Another very important factor is the quality of the products. Compare the features, quality, and uniqueness of competitors' products with your own. This will help you identify any gaps or opportunities for improvement.
5. Other factors
Determine the market share of each competitor, and analyze their marketing strategies, messaging, and branding efforts.
You should also identify the channels they use for promotion and distribution.
Remember that this is an ongoing process. Regularly monitor changes in the competitive landscape, and update your analysis accordingly.
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In the News 📰
Trend Alert: Digital Products 💻
from the Trends.vc newsletter
You know something that others don’t, but 1:1 help doesn't scale.
Digital products help you share your knowledge in a scalable way.
How to build digital products
How to grow digital products
Use affiliate marketing to get others to sell your product.
Use digital products as lead magnets. It’s easier to sell to warm leads.
Use social media to drive traffic from your existing audience.
How to monetize digital products
Offer lifetime deals to get early users, feedback, and revenue.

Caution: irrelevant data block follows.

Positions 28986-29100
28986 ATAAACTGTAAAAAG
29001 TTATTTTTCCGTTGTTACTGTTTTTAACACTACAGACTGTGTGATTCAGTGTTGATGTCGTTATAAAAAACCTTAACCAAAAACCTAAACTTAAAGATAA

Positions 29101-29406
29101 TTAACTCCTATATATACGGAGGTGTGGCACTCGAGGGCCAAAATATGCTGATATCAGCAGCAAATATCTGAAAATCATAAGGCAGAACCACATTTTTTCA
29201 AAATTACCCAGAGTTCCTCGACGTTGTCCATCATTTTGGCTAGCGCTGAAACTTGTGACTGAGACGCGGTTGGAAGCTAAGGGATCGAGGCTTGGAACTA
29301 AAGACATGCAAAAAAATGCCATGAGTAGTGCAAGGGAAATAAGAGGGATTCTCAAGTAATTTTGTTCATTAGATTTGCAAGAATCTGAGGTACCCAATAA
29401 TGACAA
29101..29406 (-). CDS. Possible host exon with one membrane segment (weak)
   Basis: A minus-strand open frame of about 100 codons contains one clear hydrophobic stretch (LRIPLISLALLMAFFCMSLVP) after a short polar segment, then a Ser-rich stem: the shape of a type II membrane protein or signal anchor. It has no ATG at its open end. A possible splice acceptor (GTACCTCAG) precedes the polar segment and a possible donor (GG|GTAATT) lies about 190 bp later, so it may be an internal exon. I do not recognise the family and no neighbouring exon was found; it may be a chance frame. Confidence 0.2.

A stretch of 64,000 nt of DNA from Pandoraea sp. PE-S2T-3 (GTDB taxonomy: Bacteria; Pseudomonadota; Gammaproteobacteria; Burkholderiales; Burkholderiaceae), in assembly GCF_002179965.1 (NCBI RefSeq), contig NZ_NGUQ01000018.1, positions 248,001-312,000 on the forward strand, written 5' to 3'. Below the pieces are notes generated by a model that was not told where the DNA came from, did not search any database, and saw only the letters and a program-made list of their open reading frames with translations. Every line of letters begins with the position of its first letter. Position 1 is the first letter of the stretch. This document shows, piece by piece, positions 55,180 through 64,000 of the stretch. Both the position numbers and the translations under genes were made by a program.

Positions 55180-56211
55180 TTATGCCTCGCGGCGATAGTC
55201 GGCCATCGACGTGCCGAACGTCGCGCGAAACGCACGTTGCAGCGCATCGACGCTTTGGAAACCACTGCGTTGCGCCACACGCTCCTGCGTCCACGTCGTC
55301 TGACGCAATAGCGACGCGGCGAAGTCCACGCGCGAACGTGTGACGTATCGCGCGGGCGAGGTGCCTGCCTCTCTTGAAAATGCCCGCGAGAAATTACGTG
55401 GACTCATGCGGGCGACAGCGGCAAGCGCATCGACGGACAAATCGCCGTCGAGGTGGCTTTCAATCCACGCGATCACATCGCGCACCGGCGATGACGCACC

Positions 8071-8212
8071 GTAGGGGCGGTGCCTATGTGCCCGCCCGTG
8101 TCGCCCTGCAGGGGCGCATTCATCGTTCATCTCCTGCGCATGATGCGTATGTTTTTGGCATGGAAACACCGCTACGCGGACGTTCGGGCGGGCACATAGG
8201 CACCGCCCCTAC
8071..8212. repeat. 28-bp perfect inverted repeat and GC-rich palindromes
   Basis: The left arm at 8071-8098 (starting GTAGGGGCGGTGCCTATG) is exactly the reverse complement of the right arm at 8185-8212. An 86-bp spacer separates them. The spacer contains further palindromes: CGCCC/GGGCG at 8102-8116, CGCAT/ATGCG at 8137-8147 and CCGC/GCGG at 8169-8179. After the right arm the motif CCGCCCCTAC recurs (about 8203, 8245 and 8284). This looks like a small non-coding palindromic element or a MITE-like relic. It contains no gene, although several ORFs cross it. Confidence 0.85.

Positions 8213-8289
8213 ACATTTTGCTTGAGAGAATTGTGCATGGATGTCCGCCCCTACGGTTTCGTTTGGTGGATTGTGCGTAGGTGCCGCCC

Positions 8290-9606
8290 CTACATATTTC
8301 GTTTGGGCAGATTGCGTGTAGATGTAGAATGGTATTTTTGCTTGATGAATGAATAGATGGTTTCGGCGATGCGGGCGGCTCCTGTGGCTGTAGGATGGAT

Offer a one-time price to lower mental overhead.
Offer recurring plans to get predictable revenue.
Companies will use side project marketing to get more leads.
Platforms for selling digital products will offer real-time help to educate users. Sellers have a high lifetime value for platforms, and this boosts customer success.
Creators will crowdsource content to build products fast, like how Pieter Levels crowdsourced the chapters for MAKE.
“Digital products are easy to copy. It’s hard to build a moat.”
To boost value, base your digital product on your personal brand and unique experiences, and provide great customer support.
“Digital products are prone to piracy.”
This is true. If you’re worried about piracy, choose another business model.
“Some digital products become outdated fast."
Some digital products are evergreen. For products on fast-paced topics, offer lifetime deals to boost the perceived value, or sell updated versions as “new” products.